Department for Innovation, Universities and Skills (UK)
UK Continues To Punch Above Its Weight In World Class Research
The UK has increased its share of published research in the world's most influential scientific journals and offers the
best return globally for R investment, a report published today by the Department for Innovation, Universities and Skills (DIUS) has found.
The study provides an annual benchmark for the Government and others to assess how the UK is performing alongside the 25
world leading research economies - including the G8 nations, India and China.
The report, which analysed 17 million papers and 22.5 million citations in 8000 of the world's leading scientific
journals, found that the UK contributes nine per cent of papers produced annually and a 12 per cent share of citations,
placing it second only to the USA in world rankings.
The UK has also increased its share of citations in 'high impact' journals which make up only 1 per cent of all journals
- such as Nature, Science and Cell - to 13.4 per cent, demonstrating a continued increase from 12.9 per cent in 2004 and
13.2 per cent in 2005.
Minister for Science and Innovation, Ian Pearson, said:
"For a country of its size, the UK is widely acknowledged to be an extremely effective research performer. It is
difficult to improve on this level of achievement, but we have done so despite ever increasing competition. With
continued investment from the government and the outstanding research talents we possess I am confident that the UK can
sustain its position as the world's most productive research nation.
"The quality of research undertaken in the UK and reported in journal papers is reflected by the fact the UK leads the
other G8 nations. UK researchers receive on average two and a half times more citations compared with the USA, Canada,
France, Germany, Italy, Japan and Russia.
The report also highlights a four fold increase in the number of papers produced by China over the last decade. Despite
having a growing scientific economy however, China remains relatively unproductive ranked 16th (as does the USA, ranked
17th) in terms of paper output per unit of R investment.
Mr Pearson added:
"Possibly the most relevant finding of the report is that the UK offers the best value for money. The UK is ranked top
for the number of papers published and cited in relation to R investment. The UK's output of papers in relation to investment is almost twice that of France, Germany and America.
China, despite having a growing scientific economy, remains relatively unproductive as does the USA, ranked 17th and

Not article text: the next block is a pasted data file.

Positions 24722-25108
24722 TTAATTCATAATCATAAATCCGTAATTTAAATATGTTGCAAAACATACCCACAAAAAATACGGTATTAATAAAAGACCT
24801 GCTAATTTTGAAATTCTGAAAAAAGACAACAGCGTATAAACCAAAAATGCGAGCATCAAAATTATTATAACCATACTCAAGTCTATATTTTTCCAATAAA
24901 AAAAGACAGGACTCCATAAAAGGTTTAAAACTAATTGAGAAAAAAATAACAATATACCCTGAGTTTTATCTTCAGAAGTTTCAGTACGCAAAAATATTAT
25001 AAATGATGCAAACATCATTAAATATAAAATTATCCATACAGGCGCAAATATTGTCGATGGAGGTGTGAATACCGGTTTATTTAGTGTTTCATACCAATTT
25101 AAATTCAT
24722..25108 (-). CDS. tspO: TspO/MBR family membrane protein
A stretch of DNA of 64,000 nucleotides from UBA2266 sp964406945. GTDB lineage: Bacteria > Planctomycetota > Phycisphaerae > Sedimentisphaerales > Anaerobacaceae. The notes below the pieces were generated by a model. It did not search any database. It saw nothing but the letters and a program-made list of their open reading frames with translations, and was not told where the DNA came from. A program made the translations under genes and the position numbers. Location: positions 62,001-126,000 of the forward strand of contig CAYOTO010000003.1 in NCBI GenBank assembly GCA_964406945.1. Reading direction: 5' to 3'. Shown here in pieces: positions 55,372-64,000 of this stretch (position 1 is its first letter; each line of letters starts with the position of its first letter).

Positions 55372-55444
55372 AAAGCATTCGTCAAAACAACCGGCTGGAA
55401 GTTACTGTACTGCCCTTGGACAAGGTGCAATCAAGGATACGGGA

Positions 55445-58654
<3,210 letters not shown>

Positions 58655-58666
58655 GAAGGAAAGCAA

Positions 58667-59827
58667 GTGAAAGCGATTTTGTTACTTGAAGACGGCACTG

16th place respectively."
The report identified nations which have also substantially increased their share of world papers. This includes Brazil,
Singapore, South Korea, Taiwan and most notably Iran - which has shown a ten-fold increase to almost 7,000 papers over
the last year.
Mr Pearson continued:
"Global benchmarks are affected by massive and rapid investment and growth in China and significant research and
development in smaller countries, such as Iran. The competitive salaries and state of the art research environments
offered by China will undoubtedly attract international researchers to its shores. And this in turn will increase
China's output and research impact further.
"However the UK will not be left behind. As this report indicates, the UK already represents the best value for money in
terms of investment made and research paper outputs. With a commitment to invest almost six billion in science research
and innovation by 2011 I am confident the UK will continue to punch above its weight, retain its excellent research base
and continue to be the destination of choice for leading international researchers. "
The report also identified an increase in the impact of UK papers (the number of UK papers that are published in the top
one per cent of scientific journals) as a result of increased international collaboration. Collaborations with the USA,
Germany and France specifically boosted the quality of research publications.
1. This is the fifth annual report measuring UK research performance against a comparator group of twenty- five nations
across forty separate scientific indicators. These reports are used to measure six key performance indicators within the
DIUS public service agreement and ten year Science and Innovation framework targets. These are;
* Share of all world citations
* Share of world citations in each of the nine broad science disciplines
* Total Researchers per 1000 workforce
* Citations per £1 of publicly performed R
* Citations relative to GDP
* Citations per researcher
2. The comparator group was made up of; USA, Canada, France, Germany, Italy, Japan, Russia, Belgium, Denmark, Finland,
Netherlands, Spain, Sweden, Switzerland, Poland, Australia, Brazil, China, India, Iran, Israel, Singapore, South Africa,
South Korea and Taiwan.
3. The study uses data from Thomson ISI which indexes over 8,000 leading scientific journals in 35 languages.
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